Brutal, sadistic, bloody and very very cheap, Witchfinder General was the fourth and final film made by the young and exciting Michael Reeves. The film concerns a fictional account of the activities of Matthew Hopkins, authorised in the film by Cromwell to smoke out any witches that may be operating in the country. Along with his brutal aide, John Stearne, he travels from village to village accusing people of witchcraft before having his assistant ‘extract’ a confession. It’s an interestingly cruel presentation of violence and misogyny and Vincent Price as Hopkins is inspired casting. As his lip curls and that tell-tale voice slithers out proclaiming that he is ‘Here to do God’s work my child’ there’s nothing camp here. Instead we get only the sinister look into the sadistic and perverted eyes of man with a mandate for cruelty.
What makes this film folk horror then? Well, unlike many of the other films I’ll be looking at, this one is a steadfastly anti-supernatural. Really it doesn’t actually present any of the pagan activity that other films tend to revolve around. Hopkins is persecuting supposed witches but the film merely presents the victims as falsely accused people at the hands of a maniacal killer. The setting and locations chime with the likes of Blood on Satan’s Claw and there’s some lovely puritan outfits on display but let’s get to the details.
Here’s my scientifically lacking pursuit of cataloguing the things which make something folk horror.
- Witchfinder General is a grubby little film, full of grime and dirt and a particularly nasty bit of rape in a field. There’s also plenty of greenery and vegetation dotted around but it looks curiously pale, like Reeves drained the colour out of the film stock. Or, more likely, it was cheap film.
- Bizarrely the religious friction in Witchfinder is its weakest link to folk horror. It isn’t playing the church against the malign influences of an older and more pagan religion. Instead Cromwell’s puritan warrior is actively pursuing an anti-papist agenda, hence the reason the priest gets it pretty early on. The false pretence of paganism is invoked but that’s all.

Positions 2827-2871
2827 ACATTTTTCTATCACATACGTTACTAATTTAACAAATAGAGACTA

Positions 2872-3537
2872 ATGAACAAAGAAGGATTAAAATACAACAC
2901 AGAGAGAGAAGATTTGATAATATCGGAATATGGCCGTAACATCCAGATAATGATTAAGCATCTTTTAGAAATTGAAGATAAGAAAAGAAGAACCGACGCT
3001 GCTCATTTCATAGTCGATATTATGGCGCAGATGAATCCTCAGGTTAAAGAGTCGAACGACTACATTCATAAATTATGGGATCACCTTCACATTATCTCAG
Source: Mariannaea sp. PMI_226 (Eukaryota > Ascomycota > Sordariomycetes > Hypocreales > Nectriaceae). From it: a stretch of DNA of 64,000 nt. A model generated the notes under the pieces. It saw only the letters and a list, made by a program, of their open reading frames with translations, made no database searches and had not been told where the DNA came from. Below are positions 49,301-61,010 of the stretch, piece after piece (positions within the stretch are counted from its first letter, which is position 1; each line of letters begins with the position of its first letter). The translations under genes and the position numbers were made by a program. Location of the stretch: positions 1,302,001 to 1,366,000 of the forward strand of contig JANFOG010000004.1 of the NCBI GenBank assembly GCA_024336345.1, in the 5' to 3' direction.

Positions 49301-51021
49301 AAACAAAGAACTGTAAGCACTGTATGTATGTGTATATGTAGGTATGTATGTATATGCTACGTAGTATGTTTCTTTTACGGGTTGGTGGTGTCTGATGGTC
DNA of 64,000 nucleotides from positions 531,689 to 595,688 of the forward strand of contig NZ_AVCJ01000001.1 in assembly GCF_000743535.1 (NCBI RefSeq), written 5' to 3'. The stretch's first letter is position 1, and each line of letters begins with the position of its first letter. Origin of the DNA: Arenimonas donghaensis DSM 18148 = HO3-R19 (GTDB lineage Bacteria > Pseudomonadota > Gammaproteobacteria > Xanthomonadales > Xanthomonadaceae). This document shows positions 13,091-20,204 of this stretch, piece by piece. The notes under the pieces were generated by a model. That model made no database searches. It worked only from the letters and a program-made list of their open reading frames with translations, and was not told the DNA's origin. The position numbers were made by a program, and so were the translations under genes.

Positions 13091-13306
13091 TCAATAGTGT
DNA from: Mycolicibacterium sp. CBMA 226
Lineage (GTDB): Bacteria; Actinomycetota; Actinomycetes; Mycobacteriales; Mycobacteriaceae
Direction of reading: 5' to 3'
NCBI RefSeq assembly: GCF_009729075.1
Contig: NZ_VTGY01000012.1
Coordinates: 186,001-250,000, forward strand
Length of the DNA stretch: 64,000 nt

- Burning isn’t going to be missed in a film about witches. There’s even a cracking scene where some peasants have cooked their potatoes in the embers of a burnt ‘witch’. Brutal stuff.
- The only procession in the film occurs when the suspected witches are being led to the bridge for the drowning test, you know the one – where it’s remarkably difficult to live given the criteria.
- Flowing white robes/dresses Well the priest wears them, obviously, but there’s also a disrobing scene where Hopkins has his way with the priest’s niece.
- The Catholic church is reduced to ruins in the wake of the priest’s death.
- There’s some form of torture cropping up in the film quite a lot. Extracting them ‘confessions’ you see.
- Whilst it isn’t quite as pronounced as it is in the other films there are plenty of isolated communities at play here. Especially the town where the priest is tortured and killed.